Das bridges the different styles of the Senia Maihar and Etawah gharanas providing a unique hybrid style. His rendering the popular afternoon Raag Bhimpalasi reflects his intense use of phrases interwoven to the strict raga framework which comes to a steady climax through speed and dexterity of taans with young dynamic tabla accompaniment by Satyajit Talwalkar to a standing ovation.
The recital starts with a Gat (composition) set to Teentaal or 16 beat rhythmic cycle in slow tempo called vilambit laya. Here, Das develops the raga with his own sensibility with supportive tabla accompaniment by Talwalkar. This is followed by another composition, also set to Teentaal but in a higher tempo or drut laya.
Das’s father, Shri Sailen Das, was a disciple of Pandit Ravi Shankar. His uncle, Shri Shantanu Das was also a Sitar player and a disciple of Ustad Ali Akbar Khan. For some years, he even trained in the Etawah gharana style under Pandit Sanjoy Banerjee. A job transfer of the latter resulted in a vacuum which later was filled by the tutelage of Pandit Ajoy Sinha Roy, a disciple of Baba Alauddin Khan. Das therefore, retracted to the Senia Maihar style of playing, not sacrificing the strong influences of the Etawah Gharana. Another stalwart who has deeply influenced him is Pandit Nikhil Banerjee. However, he later went on to develop a signature style of his own.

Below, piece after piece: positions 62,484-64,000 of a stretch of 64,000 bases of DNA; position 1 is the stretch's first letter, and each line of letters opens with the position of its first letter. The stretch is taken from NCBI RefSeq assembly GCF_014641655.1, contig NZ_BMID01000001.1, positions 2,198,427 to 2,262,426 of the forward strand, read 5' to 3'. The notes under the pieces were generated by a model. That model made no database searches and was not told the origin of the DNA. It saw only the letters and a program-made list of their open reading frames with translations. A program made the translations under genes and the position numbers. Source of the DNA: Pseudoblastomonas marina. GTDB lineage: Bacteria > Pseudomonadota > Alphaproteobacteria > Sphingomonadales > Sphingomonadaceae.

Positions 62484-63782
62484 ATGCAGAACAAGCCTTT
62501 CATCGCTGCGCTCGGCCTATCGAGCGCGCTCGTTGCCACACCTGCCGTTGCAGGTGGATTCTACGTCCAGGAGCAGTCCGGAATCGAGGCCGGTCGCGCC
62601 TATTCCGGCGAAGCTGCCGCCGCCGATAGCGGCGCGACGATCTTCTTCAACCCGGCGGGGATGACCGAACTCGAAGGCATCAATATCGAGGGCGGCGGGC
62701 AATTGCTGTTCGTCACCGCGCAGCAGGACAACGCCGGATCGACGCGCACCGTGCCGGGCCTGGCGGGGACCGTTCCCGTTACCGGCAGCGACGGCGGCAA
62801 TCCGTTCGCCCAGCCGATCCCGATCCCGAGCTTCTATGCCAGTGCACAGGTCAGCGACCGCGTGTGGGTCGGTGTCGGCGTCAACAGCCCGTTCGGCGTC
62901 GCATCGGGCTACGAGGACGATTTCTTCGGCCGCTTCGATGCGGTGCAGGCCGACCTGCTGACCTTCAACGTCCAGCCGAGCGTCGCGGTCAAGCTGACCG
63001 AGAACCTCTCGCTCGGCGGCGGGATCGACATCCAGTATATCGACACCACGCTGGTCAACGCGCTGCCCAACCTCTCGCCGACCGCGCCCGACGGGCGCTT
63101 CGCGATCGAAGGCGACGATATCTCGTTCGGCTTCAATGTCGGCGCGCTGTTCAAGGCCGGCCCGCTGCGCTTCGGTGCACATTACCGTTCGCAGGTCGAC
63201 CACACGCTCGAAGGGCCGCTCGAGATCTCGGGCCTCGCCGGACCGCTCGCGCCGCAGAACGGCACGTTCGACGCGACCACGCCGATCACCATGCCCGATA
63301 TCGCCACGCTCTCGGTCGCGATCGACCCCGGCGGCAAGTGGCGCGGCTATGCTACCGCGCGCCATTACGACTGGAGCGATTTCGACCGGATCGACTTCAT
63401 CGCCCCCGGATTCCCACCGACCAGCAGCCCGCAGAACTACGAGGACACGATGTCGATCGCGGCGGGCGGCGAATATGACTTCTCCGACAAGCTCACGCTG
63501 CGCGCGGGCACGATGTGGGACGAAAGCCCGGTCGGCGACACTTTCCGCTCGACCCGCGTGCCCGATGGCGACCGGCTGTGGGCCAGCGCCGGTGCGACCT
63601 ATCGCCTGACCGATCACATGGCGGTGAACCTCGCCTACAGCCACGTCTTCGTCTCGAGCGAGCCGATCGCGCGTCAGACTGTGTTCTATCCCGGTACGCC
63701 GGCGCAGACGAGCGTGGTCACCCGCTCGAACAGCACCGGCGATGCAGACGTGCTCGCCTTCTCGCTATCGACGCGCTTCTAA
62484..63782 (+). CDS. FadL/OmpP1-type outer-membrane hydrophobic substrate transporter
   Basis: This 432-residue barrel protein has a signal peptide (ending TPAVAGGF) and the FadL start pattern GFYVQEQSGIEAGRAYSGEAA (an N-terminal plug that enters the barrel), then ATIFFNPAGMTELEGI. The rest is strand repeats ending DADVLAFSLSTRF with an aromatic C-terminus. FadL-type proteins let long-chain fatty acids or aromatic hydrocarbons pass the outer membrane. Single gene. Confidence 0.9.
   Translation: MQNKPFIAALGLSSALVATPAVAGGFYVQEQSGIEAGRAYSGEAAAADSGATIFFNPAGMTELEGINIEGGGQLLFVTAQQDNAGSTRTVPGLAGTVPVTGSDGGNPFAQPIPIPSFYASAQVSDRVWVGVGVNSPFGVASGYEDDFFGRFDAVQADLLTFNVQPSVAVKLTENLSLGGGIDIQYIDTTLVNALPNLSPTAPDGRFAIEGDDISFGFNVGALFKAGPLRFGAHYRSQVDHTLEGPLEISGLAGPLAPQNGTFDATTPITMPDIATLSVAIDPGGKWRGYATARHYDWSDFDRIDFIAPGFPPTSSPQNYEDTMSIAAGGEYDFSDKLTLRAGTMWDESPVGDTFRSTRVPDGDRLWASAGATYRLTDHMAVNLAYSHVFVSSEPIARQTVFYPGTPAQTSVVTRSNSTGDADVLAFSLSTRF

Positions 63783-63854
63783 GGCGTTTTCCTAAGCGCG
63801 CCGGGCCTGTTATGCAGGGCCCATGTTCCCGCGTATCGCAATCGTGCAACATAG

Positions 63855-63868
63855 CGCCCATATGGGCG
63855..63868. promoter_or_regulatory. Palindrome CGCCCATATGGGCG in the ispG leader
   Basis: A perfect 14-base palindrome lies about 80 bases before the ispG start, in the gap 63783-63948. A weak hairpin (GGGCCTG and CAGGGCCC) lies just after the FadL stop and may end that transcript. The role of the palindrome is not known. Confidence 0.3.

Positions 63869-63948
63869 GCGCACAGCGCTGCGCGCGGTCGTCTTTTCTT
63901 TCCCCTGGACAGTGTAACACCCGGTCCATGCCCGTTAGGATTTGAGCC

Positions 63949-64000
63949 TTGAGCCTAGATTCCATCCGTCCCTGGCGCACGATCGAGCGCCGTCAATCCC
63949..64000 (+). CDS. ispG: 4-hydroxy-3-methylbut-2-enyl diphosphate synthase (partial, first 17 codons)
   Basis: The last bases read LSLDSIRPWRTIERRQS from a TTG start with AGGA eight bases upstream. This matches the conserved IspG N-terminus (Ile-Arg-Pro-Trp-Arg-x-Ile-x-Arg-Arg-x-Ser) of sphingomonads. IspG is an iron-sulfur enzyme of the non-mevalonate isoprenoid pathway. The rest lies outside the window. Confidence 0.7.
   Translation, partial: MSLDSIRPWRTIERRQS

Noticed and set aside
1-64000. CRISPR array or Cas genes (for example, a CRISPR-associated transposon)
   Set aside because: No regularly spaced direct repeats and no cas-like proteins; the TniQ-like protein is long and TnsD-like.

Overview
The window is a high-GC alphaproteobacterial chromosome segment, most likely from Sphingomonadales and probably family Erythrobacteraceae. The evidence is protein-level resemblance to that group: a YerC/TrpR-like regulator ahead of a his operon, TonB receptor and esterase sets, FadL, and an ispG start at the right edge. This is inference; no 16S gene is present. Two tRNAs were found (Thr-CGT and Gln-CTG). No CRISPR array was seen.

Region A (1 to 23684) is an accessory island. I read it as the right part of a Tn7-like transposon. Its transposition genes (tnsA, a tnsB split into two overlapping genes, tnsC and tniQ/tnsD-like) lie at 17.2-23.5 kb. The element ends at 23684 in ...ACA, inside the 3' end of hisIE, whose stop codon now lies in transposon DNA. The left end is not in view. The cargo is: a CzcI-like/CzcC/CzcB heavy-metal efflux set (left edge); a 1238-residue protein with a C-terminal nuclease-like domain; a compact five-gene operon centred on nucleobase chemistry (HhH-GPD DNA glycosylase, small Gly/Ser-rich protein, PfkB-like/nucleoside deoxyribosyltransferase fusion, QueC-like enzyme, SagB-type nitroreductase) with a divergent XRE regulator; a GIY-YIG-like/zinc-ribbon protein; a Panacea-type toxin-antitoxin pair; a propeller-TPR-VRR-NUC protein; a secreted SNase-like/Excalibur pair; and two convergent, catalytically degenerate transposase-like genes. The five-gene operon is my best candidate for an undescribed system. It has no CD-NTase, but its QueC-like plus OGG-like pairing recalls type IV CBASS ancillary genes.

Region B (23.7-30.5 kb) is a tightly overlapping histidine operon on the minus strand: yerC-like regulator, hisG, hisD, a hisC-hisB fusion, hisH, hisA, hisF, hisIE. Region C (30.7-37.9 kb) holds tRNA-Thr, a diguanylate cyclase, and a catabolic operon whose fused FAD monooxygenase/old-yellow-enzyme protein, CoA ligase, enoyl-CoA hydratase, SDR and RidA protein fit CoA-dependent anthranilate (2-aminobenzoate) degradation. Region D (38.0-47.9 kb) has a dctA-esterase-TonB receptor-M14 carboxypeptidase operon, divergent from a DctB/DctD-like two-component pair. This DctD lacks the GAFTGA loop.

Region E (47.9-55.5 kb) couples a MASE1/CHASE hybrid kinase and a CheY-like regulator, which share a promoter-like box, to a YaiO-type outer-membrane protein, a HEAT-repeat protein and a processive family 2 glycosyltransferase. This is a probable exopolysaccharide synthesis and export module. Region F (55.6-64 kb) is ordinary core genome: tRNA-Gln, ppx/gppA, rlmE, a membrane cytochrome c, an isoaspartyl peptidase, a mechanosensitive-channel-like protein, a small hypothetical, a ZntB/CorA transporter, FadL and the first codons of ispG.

Blessed with an exceptional talent and charisma, Satyajit Talwalkar stands true to his training from his father, Pandit Suresh Talwalkar, as he demonstrates the ability to play resounding solos and also play an amiable accompanist to most of the leading classical musicians from India. Satyajit delivers a traditional concert with as much sensibility and dexterity as his cross-over projects where he regularly collaborates with Jazz and electronic musicians.
Kushal Das (sitar)
Satyajit Talwalkar (tabla)